Science Policy For All

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Science Policy Around the Web – October 3, 2014

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By: Bethanie L. Morrison, Ph.D.

photo credit: Xavier Donat via photopin cc

  EBOLA

 

When Ebola protection fails

“Working in an Ebola treatment unit need not be a life-threatening endeavor. Otherwise, I wouldn’t do it myself and it wouldn’t be ethical for me to counsel other people to do it,” says epidemiologist Daniel Bausch of Tulane University, who worked in Ebola units in Guinea and Sierra Leone at the beginning of the Ebola outbreak. Health care workers who have survived an Ebola infection have recently shared their stories with Science and all admit to being unsure of the source of their infection. Interestingly, the health care workers do not think they were infected by patients in the Ebola treatment units (ETUs) where safety precautions are the most stringent, but most likely in the emergency rooms and clinics. They all say that the greatest danger lies with patients whose status is unknown.  According to Senga Omeonga, an Ebola survivor and doctor working in Sierra Leone, “a lot of them were lying when they came to the hospital,” he says. “They didn’t even tell you they’re having fevers. They’d say they fell down or were on a motorbike or someone pushed them or they went to work and passed out.” The Centers for Disease Control and Prevention (CDC) is currently running 3-day training sessions for health care workers. These sessions are meant to closely mimic the environment where the workers will be helping patients in Africa. Thus far, nearly every trainee has had a breach of protocol. However, it is better to catch these breaches now, in the U.S., instead of in the middle of a treatment center in Africa.  (Jon Cohen, Science Magazine)

 

Could Ebola virus become ‘bioterrorist threat’?

While lawmakers and experts are investigating the possibility of the weaponization of Ebola, they say it is more likely that the highly pathogenic virus will spread through accidental and crude means. Dr. Anthony Fauci, head of the National Institute of Allergies and Infectious Diseases (NIAID) at the National Institutes of Health (NIH), says that any real attempt at weaponizing Ebola would “have to be a state thing. I don’t think you’re going to get some rogue person being able to do that.” While it is not impossible, enhancing the pathogenicity of Ebola would, “require experts with advanced training and equipment that would be difficult for any but a state actor to obtain,” said Sen. Tom Coburn, R-Okla, ranking member of the Senate Homeland Security and Governmental Affairs Committee. On the other hand, it would not take a lot of sophistication to spread the disease via infected suicide bomber, who would be willing to put him/herself in danger in order to harm others. Scott Gottlieb, a physician and former Food and Drug Administration official is confident that appropriate government agencies “have thought through these scenarios and are well aware of the risks.” (Kelley Beaucar Vlahos, Fox News)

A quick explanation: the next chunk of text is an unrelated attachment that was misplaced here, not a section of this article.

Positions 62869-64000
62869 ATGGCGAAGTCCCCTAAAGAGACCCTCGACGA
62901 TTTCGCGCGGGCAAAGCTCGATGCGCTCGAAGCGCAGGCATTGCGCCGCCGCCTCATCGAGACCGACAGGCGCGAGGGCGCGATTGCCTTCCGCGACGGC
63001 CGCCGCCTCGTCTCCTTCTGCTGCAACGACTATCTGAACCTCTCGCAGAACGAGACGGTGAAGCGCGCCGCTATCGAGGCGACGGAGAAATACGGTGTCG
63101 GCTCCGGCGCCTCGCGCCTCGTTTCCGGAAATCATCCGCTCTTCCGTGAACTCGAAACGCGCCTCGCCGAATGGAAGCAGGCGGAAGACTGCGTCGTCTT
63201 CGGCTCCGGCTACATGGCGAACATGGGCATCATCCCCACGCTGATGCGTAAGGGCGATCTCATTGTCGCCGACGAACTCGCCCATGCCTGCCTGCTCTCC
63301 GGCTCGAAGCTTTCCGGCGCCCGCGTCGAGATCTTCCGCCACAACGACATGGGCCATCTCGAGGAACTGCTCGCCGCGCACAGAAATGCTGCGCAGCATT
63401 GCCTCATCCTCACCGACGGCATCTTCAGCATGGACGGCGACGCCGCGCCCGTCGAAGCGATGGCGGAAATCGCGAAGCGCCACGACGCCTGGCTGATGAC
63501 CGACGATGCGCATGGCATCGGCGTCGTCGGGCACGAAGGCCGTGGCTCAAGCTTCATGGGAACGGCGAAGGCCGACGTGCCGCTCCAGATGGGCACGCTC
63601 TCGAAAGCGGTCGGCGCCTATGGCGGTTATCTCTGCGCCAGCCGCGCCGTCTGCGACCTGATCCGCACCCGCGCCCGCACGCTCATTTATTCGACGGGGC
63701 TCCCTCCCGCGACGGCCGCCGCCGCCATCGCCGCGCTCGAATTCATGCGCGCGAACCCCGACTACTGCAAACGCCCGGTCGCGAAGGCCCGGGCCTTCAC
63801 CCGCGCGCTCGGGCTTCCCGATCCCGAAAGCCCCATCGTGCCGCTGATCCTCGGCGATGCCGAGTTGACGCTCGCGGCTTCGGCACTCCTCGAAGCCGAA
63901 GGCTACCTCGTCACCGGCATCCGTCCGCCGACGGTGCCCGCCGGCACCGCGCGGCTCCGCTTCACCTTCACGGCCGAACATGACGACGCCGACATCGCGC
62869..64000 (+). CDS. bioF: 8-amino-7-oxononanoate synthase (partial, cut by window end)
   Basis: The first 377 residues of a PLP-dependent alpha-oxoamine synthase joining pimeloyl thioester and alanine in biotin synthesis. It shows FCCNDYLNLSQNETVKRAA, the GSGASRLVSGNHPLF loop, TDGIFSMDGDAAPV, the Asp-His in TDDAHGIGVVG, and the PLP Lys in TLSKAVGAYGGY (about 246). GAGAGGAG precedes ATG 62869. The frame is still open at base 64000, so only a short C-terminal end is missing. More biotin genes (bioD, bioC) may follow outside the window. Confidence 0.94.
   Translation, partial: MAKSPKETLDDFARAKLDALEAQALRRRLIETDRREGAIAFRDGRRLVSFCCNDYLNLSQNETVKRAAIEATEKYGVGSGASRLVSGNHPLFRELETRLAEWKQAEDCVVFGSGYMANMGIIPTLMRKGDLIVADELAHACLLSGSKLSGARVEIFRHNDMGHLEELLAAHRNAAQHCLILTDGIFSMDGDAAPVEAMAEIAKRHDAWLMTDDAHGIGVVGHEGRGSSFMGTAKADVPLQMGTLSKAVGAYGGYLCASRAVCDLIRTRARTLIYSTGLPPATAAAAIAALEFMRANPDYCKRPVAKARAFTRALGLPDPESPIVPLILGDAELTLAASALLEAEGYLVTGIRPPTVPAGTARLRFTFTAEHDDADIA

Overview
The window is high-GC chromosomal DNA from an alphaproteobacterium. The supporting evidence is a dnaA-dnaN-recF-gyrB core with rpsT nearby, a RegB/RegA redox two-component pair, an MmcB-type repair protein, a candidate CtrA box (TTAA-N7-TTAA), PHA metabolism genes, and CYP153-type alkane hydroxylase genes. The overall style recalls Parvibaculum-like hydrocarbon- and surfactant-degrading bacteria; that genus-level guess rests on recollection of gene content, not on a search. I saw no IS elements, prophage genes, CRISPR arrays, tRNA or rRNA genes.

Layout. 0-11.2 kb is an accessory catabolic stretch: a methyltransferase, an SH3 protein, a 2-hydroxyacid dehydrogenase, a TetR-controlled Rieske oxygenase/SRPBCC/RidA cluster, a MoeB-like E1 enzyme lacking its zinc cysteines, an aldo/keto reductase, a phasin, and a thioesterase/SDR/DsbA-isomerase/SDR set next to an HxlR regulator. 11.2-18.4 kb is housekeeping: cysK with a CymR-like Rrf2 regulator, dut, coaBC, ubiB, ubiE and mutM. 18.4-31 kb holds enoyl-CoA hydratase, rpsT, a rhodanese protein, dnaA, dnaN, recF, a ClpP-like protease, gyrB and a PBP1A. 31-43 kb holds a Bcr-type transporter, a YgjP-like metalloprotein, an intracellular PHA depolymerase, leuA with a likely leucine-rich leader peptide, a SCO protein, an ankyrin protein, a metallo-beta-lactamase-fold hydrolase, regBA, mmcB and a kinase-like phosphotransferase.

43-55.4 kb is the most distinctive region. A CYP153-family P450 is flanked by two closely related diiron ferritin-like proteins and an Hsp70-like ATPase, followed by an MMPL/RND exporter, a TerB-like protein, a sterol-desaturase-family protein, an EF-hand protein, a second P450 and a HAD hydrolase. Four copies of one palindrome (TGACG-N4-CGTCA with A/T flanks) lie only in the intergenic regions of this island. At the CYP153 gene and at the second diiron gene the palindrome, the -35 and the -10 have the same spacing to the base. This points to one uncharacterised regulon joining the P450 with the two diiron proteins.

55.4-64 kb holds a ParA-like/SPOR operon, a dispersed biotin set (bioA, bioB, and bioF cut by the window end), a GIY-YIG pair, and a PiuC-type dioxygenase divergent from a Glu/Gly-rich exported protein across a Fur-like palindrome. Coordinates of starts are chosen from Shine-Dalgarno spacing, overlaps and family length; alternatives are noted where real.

A Liberian doctor is using HIV drugs to treat Ebola victims. The NIH is intrigued.

At least 15 people infected with the Ebola virus in Liberia have been given lamivudine, and all but 2 of them have survived, according to Dr. Gorbee Logan, the doctor administering this controversial therapy. Lamivudine is an effective long-term drug used to treat people with HIV. According to Anthony Fauci, director of the National Institute of Allergies and Infectious Diseases (NIAID) at the National Institutes of Health (NIH), it is not unbelievable that this treatment would be effective. Lamivudine is a type of nucleoside analog, a class of drugs that alter the replication ability of certain viruses. Dr. Fauci said that as of yet, scientists at the NIH have not been able to see a reaction between lamivudine and the Ebola virus, but they will try it again, “to see if there’s even slight activity against Ebola.” If so, the NIH may be prepared to move to trial stage, according to Dr. Fauci. The most positive thing about lamivudine is that is an agent already approved by the U.S. Food and Drug Administration (FDA) and can therefore be much more easily distributed than a newly developed agent. In the meantime, Dr. Logan is concerned that the trial stage is too lengthy of a process. He is trying to save lives and is willing to try any therapy he thinks may work in order to do so. “Our people are dying and you’re talking about studies?” Logan said to CNN. “It’s a matter of doing all that I can do as a doctor to save some people’s lives.” (Elahe Izadi, The Washington Post)

 

 

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Written by sciencepolicyforall

October 3, 2014 at 4:22 pm

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